Monday, August 25, 2008

An Old Fashioned Favorite, Pear's Soap

We used this soap in our home when I lived in Europe as a child. This wonderful transparent soap which first sold commercially in 1789 is no longer made anywhere except India. Hopefully, they'll never shut down. India still makes Pear's Soap using the original formula, although I heard that the scent has changed. Pears's soap is made from pure ingredients - glycerin, natural oils, rosemary, cedar and thyme. It contains no animal fat, nor is it tested on animals. Like good wine, it gets better with age, and becomes even clearer.

A little from Wikipedia:

"Pears began to experiment with soap purification and eventually managed to produce a gentle soap based on glycerin and other natural products. The clarity of the soap gave it a novel transparent appearance which provided a marketing advantage. To add to the appeal, Andrew gave the soap an aroma reminiscent of an English garden.

The concave shape of the soap is formed by shrinkage while the soap is drying, and is not due to deliberate moulding. After washing, the concave area on the top of the soap is used to dissolve the last sliver of the previous bar of soap. Pears Soap is often used by the elderly for its skincare properties.

From the late nineteenth century, Pears soap was famous for its marketing, masterminded by Barratt. Its campaign using Millais's painting Bubbles continued over many decades. As with many other brands at the time, at the beginning of the 20th century Pears also used their product as a sign of the prevailing European concept of the "civilizing mission" of empire and trade, in which the soap stands for progress. Between 1891 and 1925 Pears issued their now famous Annuals, now highly collectible. From the early 20th century Pears was famous for the annual "Miss Pears" competition in which parents entered their children into the high-profile hunt for a young brand ambassador to be used on packaging and in consumer promotions. Many Miss Pears subsequently entered acting or modeling."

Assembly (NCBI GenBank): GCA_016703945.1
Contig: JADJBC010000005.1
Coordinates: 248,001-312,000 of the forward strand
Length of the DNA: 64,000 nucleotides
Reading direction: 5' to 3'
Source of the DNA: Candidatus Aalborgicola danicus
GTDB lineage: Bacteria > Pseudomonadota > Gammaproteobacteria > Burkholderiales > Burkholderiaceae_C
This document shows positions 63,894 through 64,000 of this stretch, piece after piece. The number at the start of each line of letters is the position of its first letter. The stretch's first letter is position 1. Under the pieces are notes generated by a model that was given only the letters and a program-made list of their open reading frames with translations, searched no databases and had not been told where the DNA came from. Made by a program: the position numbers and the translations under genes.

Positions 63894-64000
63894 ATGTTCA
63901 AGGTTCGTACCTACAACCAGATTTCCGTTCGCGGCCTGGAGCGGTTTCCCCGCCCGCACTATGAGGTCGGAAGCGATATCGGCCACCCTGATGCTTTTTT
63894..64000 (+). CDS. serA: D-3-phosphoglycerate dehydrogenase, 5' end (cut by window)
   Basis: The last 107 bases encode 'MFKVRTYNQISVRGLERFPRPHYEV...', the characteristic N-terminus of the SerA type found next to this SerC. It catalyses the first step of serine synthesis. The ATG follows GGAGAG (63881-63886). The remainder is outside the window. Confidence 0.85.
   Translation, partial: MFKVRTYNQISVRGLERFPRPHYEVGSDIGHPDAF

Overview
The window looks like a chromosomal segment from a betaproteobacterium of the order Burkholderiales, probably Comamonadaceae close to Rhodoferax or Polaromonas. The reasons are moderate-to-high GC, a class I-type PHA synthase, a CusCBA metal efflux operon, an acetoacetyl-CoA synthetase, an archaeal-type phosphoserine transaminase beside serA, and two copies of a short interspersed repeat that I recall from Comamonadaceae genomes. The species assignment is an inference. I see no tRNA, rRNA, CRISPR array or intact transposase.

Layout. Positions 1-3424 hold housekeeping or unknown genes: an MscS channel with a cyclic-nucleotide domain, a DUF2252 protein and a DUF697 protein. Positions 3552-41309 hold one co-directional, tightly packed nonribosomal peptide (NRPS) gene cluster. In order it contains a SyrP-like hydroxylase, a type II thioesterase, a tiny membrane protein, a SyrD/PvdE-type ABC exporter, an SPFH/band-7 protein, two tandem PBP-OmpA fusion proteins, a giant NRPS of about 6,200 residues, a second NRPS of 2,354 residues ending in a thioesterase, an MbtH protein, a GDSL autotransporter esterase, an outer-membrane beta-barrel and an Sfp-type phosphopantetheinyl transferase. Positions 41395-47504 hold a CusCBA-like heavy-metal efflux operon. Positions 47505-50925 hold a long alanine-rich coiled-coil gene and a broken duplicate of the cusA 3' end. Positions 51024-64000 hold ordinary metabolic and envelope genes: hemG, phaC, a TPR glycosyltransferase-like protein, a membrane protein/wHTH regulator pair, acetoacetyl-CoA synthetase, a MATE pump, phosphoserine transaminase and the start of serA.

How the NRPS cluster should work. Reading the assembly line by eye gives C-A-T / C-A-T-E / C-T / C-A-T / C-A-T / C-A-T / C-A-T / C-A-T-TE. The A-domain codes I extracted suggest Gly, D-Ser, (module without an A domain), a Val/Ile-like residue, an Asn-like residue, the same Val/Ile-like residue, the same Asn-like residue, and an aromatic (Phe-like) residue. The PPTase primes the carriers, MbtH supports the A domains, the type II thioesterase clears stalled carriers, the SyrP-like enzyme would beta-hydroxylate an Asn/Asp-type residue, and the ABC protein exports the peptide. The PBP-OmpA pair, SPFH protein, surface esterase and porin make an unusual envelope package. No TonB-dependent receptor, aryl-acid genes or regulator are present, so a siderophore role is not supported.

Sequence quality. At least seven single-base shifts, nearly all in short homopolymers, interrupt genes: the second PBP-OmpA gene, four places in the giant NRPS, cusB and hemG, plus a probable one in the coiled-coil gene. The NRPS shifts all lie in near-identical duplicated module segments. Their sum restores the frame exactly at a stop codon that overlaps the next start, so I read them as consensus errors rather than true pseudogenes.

The soap can be a bit pricey at up to $2.00 a bar, but I did find it at Amazon priced at $14.99 for 12 bars from an Indian food store vendor. This soap is great for sensitive skin.

I've also seen it at the Dollar Tree and Walmart. I plan to return to this soap due to terribly dry skin, probably caused by using my husband's harsh deodorant soap.


cyndyava said...

Oh, this is a wonderful soap. I love it and have often wondered if I'm the only one out there. When I was growing up in the seventies, it was the "in" soap, if there is such a thing! I remember many of the girls at my sleep-a-way camp had a bar of Pears. Funny how we remember things like that. Anyway, I have only seen it at the dollar stores in New York. It's always a dollar a bar. They even have a complexion soap now, which I use on my face and love. I always stock up, buying 10 bars at once, afraid that someday they will completely disappear. Thanks for this great info. I'm happy to have found another Pears lover!

Debbie J. said...

Wow, I'll be on the look out for it at my Dollar Tree now that I know what a good buy it is! Thanks Alexandra.

Alexandra said...

Hmm, maybe that's why we had Pear's! It was the "in" soap in the seventies. My mom was always trying to keep up with trends, and she was a soap-a-holic. Pear's was the steady, but she loved to collect all sorts of quality soaps.

No luck at Wallyworld today...I'll hit the Dollar Tree store tomorrow.

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